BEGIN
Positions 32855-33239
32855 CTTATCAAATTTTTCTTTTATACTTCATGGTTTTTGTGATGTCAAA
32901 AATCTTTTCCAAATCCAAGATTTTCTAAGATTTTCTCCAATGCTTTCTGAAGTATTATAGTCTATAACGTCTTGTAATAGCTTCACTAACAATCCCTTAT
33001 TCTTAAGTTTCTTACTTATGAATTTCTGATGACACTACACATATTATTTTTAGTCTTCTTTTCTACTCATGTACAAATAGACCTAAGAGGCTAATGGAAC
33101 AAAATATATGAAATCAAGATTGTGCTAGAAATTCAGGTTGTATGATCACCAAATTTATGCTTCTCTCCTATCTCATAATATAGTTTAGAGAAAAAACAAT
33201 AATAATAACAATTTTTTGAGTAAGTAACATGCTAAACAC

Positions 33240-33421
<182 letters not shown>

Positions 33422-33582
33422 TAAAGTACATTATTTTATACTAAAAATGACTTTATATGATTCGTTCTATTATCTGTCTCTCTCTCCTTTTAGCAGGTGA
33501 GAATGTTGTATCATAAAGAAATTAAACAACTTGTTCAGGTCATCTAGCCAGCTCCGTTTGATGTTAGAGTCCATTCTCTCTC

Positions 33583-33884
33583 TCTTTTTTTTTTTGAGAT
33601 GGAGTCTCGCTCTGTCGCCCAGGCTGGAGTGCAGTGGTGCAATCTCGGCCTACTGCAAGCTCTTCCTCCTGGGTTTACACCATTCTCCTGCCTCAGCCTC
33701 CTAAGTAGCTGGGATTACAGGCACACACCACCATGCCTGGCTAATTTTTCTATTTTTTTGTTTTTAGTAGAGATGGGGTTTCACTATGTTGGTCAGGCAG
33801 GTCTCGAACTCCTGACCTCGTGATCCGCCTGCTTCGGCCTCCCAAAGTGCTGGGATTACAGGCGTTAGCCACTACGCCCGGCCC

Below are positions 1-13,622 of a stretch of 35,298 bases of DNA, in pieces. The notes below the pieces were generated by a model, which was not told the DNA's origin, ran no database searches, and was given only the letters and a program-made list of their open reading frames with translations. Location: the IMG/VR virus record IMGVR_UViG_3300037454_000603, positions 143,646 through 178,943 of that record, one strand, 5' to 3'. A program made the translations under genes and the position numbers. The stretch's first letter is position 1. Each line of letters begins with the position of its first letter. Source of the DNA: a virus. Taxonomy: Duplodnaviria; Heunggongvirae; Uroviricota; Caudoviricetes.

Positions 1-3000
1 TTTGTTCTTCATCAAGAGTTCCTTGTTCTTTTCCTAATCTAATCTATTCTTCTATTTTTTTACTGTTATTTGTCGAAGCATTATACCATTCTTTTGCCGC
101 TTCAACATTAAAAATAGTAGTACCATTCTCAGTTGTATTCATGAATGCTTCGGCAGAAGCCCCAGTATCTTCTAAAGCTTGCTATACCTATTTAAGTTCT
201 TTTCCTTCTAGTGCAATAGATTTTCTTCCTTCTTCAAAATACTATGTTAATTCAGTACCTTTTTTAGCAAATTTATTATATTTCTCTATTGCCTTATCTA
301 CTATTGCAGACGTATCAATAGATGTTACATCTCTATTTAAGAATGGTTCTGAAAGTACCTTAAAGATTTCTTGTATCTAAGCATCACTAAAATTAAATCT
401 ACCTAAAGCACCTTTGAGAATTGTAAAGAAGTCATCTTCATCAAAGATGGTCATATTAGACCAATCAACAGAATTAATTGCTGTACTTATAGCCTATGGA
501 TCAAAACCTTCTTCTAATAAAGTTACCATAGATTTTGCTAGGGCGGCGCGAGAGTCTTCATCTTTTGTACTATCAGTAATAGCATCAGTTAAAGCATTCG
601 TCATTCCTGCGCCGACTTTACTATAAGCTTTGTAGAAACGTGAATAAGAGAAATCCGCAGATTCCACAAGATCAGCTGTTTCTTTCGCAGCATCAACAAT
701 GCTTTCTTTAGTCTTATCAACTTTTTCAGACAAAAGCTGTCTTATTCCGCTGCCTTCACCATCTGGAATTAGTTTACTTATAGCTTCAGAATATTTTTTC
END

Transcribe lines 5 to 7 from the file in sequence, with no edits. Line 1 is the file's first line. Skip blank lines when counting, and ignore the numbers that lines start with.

33101 AAAATATATGAAATCAAGATTGTGCTAGAAATTCAGGTTGTATGATCACCAAATTTATGCTTCTCTCCTATCTCATAATATAGTTTAGAGAAAAAACAAT
33201 AATAATAACAATTTTTTGAGTAAGTAACATGCTAAACAC

Positions 33240-33421